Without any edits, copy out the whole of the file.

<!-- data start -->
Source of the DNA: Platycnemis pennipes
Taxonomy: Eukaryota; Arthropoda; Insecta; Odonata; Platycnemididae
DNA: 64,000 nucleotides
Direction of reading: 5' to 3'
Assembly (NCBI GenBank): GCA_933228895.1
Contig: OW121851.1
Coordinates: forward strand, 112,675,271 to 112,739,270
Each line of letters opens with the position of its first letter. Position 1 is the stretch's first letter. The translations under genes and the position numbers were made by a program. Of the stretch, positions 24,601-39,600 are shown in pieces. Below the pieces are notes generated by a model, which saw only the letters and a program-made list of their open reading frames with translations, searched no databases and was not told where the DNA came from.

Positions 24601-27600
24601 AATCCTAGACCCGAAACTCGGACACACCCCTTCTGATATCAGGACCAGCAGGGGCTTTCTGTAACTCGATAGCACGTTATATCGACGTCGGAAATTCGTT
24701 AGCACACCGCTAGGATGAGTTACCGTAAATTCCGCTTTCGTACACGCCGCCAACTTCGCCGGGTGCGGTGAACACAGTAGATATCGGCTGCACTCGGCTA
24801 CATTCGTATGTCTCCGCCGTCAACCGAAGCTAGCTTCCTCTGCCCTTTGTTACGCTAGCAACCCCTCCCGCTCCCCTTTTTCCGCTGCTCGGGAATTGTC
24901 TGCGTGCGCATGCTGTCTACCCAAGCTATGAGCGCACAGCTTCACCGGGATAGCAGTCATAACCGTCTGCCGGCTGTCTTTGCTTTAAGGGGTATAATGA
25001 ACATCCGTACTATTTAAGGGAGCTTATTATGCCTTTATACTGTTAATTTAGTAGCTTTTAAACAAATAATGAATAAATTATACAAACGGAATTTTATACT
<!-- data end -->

Source of the DNA: Platycnemis pennipes
Taxonomy: Eukaryota; Arthropoda; Insecta; Odonata; Platycnemididae
DNA: 64,000 nucleotides
Direction of reading: 5' to 3'
Assembly (NCBI GenBank): GCA_933228895.1
Contig: OW121851.1
Coordinates: forward strand, 112,675,271 to 112,739,270
Each line of letters opens with the position of its first letter. Position 1 is the stretch's first letter. The translations under genes and the position numbers were made by a program. Of the stretch, positions 24,601-39,600 are shown in pieces. Below the pieces are notes generated by a model, which saw only the letters and a program-made list of their open reading frames with translations, searched no databases and was not told where the DNA came from.

Positions 24601-27600
24601 AATCCTAGACCCGAAACTCGGACACACCCCTTCTGATATCAGGACCAGCAGGGGCTTTCTGTAACTCGATAGCACGTTATATCGACGTCGGAAATTCGTT
24701 AGCACACCGCTAGGATGAGTTACCGTAAATTCCGCTTTCGTACACGCCGCCAACTTCGCCGGGTGCGGTGAACACAGTAGATATCGGCTGCACTCGGCTA
24801 CATTCGTATGTCTCCGCCGTCAACCGAAGCTAGCTTCCTCTGCCCTTTGTTACGCTAGCAACCCCTCCCGCTCCCCTTTTTCCGCTGCTCGGGAATTGTC
24901 TGCGTGCGCATGCTGTCTACCCAAGCTATGAGCGCACAGCTTCACCGGGATAGCAGTCATAACCGTCTGCCGGCTGTCTTTGCTTTAAGGGGTATAATGA
25001 ACATCCGTACTATTTAAGGGAGCTTATTATGCCTTTATACTGTTAATTTAGTAGCTTTTAAACAAATAATGAATAAATTATACAAACGGAATTTTATACT